With few exceptions, the business law trends I see for China in 2010 are not all that different from what I would have seen last year or even the year before. The Chinese government’s primary goal is to stay in power (I think this is true of virtually all governments) and that goal usually drives the enactment and enforcement of its laws. The big, overarching trend I see for China in 2010 is its continuing to more strictly enforce its laws, particularly those that apply to business, and even more so those that apply to foreigners.

The Chinese government wants to satisfy its own citizens so as to maintain its own legitimacy and one of the best ways to do that is to show a desire to protect the citizenry against foreigners. China’s current economic strength is leading many in its government to believe China has little to no need for foreign investment and so I see law enforcement against foreigners continuing to increase.

I see the following five key things happening on China’s business law front in 2010:

1. China will step up even further its crackdown on foreigners in China violating its visa/immigration laws. If you lack an employee visa, you may be at risk.

2. China will increase its efforts to root out and shut down illegal and unregistered foreign businesses. I have seen ample evidence of this already happening in the last 3-6 months and I have no doubt this will continue. Providing jobs to Chinese citizens does not let you off the hook.

3. China will increase its tax collection efforts. This has been going on at a rapidly accelerating pace over the last six months or so. If your China operations are not making a healthy profit, do not be surprised if the government imputes healthy profits to it. In particular, the government will look very closely at your transfer pricing and in many cases it will not like what it sees.

4. China now sees itself as a full-fledged economic power and with that perception we can expect it will be stepping up its anti-monopoly monitoring of mergers and acquisitions. I predict China will seek to impose at least some conditions on all mergers and acquisitions that touch on China, if only just to show that it can.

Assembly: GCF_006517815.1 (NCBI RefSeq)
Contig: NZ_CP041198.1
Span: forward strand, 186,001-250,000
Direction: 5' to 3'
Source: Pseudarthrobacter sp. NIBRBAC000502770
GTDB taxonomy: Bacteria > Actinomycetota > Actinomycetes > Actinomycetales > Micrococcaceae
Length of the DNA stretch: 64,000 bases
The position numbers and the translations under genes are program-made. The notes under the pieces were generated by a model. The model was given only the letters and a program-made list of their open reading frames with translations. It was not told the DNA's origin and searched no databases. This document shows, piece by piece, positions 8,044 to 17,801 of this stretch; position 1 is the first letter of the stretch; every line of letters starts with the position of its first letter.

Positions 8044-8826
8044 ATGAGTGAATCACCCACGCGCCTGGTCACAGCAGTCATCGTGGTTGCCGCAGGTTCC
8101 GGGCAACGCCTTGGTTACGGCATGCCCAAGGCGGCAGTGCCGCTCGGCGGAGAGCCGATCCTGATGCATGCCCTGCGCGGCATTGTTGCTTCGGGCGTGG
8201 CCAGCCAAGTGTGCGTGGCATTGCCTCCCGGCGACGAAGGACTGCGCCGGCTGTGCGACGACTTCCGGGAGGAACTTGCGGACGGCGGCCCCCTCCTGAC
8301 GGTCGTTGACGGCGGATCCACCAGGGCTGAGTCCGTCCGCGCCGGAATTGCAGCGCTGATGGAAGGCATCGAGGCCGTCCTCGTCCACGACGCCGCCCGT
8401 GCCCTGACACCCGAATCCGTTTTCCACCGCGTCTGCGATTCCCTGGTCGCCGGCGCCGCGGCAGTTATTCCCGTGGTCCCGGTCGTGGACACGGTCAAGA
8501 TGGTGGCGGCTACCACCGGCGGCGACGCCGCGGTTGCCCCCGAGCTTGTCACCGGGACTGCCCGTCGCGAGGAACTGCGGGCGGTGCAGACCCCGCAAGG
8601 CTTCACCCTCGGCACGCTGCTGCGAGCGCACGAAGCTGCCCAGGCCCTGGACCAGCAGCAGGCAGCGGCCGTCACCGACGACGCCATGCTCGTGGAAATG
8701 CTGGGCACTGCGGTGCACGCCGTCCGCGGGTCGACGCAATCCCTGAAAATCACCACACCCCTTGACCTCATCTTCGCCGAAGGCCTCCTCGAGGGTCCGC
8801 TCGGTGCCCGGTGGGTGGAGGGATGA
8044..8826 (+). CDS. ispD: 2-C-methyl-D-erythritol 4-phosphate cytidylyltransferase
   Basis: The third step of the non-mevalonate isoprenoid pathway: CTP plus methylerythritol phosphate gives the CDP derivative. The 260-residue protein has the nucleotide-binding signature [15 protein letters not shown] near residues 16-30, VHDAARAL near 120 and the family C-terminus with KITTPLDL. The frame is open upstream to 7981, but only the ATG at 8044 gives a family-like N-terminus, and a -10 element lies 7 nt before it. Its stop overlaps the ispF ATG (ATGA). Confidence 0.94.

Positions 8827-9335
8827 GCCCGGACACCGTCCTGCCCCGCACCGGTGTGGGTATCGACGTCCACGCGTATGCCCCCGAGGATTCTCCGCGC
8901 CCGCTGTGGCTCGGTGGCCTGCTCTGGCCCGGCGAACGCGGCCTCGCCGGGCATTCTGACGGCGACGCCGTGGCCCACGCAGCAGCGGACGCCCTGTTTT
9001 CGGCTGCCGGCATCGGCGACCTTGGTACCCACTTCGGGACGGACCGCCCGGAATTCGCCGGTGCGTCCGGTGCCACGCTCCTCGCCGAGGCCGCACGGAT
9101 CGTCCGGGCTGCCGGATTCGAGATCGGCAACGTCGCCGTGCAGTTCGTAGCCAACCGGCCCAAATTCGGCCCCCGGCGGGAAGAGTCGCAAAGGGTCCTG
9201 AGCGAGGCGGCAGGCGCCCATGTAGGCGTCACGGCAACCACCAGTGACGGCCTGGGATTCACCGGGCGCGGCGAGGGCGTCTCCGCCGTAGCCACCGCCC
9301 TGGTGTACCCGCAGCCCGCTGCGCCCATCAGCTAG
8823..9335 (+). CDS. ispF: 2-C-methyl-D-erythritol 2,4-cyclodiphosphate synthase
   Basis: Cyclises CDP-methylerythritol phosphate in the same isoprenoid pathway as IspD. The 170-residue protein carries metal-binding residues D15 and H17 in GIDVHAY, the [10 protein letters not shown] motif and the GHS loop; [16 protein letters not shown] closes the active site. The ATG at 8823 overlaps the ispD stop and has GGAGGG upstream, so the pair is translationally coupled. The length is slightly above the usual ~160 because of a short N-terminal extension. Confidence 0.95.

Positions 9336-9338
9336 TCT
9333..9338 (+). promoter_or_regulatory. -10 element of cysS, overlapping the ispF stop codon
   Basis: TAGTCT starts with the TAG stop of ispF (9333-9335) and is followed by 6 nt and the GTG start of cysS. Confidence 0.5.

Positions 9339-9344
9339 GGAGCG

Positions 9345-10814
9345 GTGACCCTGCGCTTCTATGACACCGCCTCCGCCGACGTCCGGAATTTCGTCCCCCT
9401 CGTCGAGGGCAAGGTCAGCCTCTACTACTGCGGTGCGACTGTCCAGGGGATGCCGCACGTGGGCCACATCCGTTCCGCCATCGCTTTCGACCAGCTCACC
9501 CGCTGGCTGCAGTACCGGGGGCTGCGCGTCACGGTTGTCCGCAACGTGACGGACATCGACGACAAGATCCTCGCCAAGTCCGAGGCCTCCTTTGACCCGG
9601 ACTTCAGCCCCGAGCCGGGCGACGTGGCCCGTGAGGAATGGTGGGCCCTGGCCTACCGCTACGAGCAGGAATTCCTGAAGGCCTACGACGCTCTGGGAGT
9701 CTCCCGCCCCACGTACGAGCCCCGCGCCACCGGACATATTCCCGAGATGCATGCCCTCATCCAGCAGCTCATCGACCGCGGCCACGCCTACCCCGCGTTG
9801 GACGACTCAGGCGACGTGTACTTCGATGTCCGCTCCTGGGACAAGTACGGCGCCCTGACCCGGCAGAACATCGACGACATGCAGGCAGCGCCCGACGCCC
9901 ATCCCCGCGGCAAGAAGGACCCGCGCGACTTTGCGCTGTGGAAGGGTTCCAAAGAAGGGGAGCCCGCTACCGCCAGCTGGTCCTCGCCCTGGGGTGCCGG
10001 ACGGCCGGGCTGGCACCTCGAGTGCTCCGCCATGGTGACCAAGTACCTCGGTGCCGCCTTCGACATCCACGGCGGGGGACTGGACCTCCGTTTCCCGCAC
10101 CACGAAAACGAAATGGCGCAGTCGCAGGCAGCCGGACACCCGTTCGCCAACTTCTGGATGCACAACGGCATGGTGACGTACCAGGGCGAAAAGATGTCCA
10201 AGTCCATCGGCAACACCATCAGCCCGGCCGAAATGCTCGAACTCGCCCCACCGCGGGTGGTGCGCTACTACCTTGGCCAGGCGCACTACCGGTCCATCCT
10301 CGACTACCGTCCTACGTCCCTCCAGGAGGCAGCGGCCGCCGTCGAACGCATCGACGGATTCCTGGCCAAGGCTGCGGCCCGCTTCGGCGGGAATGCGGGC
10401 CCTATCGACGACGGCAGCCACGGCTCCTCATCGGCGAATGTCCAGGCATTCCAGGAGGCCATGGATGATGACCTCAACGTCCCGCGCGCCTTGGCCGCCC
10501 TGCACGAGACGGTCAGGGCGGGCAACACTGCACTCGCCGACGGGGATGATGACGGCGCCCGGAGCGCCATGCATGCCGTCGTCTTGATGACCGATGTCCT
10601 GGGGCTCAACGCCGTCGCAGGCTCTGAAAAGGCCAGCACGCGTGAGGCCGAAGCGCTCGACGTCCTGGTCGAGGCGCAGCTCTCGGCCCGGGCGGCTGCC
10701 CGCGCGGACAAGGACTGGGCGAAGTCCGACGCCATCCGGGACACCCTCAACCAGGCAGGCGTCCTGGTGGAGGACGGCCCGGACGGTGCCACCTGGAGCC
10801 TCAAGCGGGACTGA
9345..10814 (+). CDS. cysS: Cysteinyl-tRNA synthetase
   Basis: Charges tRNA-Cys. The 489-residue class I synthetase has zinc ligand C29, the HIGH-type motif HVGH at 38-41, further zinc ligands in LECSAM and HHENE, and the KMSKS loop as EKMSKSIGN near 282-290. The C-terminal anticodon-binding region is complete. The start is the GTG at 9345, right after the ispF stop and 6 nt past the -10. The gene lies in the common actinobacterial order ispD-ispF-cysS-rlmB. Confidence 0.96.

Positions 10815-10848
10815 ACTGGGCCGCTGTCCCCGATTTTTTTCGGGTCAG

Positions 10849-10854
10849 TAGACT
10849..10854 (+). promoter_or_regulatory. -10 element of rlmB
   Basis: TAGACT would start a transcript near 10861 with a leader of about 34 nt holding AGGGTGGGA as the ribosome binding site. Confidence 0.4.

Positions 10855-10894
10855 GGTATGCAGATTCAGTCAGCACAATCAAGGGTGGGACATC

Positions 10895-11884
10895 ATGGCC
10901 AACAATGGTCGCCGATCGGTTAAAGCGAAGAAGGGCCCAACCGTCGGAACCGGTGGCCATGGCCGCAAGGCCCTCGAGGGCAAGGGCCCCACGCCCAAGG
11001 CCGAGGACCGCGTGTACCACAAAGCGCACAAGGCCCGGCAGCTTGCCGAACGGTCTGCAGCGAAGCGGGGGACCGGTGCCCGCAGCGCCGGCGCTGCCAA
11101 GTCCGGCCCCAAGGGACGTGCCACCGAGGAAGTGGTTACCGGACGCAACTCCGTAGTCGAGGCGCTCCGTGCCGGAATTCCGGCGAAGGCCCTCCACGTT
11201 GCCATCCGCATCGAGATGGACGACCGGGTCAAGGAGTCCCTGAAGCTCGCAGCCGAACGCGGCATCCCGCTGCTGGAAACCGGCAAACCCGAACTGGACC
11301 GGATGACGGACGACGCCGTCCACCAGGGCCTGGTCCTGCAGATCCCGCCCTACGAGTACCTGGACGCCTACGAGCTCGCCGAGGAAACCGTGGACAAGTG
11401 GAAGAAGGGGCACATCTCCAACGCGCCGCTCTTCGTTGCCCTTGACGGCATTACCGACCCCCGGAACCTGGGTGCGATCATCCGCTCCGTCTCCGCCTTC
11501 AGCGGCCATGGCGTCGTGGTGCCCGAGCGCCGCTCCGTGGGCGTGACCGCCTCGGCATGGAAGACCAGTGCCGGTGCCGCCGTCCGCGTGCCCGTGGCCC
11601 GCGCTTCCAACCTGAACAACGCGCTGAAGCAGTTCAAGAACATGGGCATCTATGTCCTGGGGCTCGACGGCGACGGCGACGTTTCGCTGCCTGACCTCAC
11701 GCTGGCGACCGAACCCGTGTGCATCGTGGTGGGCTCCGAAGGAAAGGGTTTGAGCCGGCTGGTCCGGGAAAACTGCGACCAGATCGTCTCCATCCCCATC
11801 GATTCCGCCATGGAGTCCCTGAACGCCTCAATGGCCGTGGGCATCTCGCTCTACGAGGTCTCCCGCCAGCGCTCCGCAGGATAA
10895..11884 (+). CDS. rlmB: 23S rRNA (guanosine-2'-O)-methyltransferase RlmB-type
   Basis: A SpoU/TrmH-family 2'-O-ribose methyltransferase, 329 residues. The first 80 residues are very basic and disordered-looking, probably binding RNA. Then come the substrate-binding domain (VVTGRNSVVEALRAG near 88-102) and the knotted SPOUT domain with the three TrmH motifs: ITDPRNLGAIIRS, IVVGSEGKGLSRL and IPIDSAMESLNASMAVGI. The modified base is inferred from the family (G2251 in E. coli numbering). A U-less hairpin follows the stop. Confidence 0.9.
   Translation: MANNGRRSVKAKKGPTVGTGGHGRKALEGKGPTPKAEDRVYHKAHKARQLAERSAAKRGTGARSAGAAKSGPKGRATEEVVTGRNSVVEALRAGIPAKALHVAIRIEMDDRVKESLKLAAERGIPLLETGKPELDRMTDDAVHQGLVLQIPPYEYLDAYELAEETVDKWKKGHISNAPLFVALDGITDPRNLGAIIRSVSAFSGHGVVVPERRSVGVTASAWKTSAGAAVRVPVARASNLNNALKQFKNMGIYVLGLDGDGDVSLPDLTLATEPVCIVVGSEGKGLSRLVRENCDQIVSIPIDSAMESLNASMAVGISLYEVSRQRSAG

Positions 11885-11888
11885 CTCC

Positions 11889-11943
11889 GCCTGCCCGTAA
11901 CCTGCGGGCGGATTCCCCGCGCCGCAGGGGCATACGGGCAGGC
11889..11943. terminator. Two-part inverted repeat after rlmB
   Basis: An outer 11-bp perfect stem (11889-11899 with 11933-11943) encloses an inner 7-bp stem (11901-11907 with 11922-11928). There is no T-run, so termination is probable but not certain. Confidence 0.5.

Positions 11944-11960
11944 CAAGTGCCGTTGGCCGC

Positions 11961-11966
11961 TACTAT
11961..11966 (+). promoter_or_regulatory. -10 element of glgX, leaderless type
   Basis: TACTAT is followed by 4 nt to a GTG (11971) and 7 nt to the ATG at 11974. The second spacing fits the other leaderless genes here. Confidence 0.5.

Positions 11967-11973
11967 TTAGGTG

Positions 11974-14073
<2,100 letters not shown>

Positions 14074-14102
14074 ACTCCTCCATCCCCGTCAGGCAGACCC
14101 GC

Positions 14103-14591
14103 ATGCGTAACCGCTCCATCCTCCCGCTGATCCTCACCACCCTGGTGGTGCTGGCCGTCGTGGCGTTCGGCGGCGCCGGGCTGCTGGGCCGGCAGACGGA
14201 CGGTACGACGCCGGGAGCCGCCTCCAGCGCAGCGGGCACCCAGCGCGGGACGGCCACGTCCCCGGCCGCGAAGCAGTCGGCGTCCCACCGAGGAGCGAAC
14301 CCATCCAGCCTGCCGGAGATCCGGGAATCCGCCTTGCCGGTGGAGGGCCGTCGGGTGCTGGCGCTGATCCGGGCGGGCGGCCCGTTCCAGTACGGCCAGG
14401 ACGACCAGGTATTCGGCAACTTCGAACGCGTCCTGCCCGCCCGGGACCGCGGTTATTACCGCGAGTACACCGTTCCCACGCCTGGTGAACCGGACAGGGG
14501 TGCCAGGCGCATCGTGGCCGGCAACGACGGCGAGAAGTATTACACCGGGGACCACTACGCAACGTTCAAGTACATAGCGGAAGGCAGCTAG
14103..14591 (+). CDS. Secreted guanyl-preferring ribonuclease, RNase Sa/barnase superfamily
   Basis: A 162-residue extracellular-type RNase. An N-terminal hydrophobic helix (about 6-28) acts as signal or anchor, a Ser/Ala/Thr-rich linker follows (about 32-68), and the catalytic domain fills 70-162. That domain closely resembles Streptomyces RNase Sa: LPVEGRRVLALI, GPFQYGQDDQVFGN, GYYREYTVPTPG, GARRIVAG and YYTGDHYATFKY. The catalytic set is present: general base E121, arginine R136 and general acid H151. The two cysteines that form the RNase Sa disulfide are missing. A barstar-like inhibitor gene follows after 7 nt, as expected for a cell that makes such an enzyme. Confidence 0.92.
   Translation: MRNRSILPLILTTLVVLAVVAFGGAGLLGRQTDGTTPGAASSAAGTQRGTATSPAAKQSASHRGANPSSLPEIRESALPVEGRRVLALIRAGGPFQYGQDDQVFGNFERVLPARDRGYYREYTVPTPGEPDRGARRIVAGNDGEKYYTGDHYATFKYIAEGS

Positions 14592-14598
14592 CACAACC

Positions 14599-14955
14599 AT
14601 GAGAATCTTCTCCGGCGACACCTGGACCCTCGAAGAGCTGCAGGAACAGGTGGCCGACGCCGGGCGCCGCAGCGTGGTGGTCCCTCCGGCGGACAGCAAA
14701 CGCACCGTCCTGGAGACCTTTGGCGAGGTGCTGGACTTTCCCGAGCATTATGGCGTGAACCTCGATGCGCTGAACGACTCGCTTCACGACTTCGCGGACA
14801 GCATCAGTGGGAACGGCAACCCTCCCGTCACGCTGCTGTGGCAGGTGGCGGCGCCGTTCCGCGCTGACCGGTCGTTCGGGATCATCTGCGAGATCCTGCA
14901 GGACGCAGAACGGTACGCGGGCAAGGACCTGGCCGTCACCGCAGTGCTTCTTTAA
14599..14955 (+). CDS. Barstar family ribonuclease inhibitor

5. The number of cases brought by employees and resolved in their favor will continue rapidly increasing. This will be particularly true with respect to foreign companies as this will be a great way for the government to show its willingness to protect its own.

* This is my December 31, 2009, post on Shanghaiist.

  • pt

    Amazing as always. Thanks.

  • Thanks for sharing your insights. An interesting question. Will the Ministry of Justice and its local branches across China step up efforts this year to enforce laws against foreign law firms in China who provide de facto China law advice instead of information about China legal environment. Many local firms already complain about loss of business to foreign law offices. Curious to know your thoughts on this.

  • After 5 years in Beijing I had enough of the government and left before the Olympics last year. It was pretty obvious back then that foreigners were starting to get the boot.
    Happy decision as I’m now sitting on the beach in Costa Rica running my internet businesses.
    China’s loss… I was dumping lots of money into the economy and had to take it somewhere else. It was nice to ride the growth wave up to the Olympics, but China’s days might be numbered with all the restrictions and nationalist policies against foreigners.
    From what I saw Chinese innovation, creativity, and management all need foreign talent because the locals just don’t get it.

  • Juliana

    It looks like you are going to turn out to be right on most if not all of these. Nice picks.

  • Google, Rio Tinto And The Truth About China FDI. BTW, They Are Not Even Really Related.

    For days now, I have been planning to write a “moderate” post on the state of FDI in China. By moderate, I mean one between the “sky is falling down everyone flee now” lines being pitched by some (mostly those who are actually not involved in China) an…

  • Elizabeth Carter

    China has moved 80% in online industry. They used to do each and everything on internet, b2b marketplace are very popular in china as china produces large volume of products and so they improve their exports and profit.

  • Burton

    So far, so true, especially on your prediction on tax collection. It’s unbelievable to me how in just the last few years China has gone from not really collecting much in taxes to being a total bear on them. China has become a real country, at least in regards to foreign companies.

  • ssssss

    What are the trends for 2011?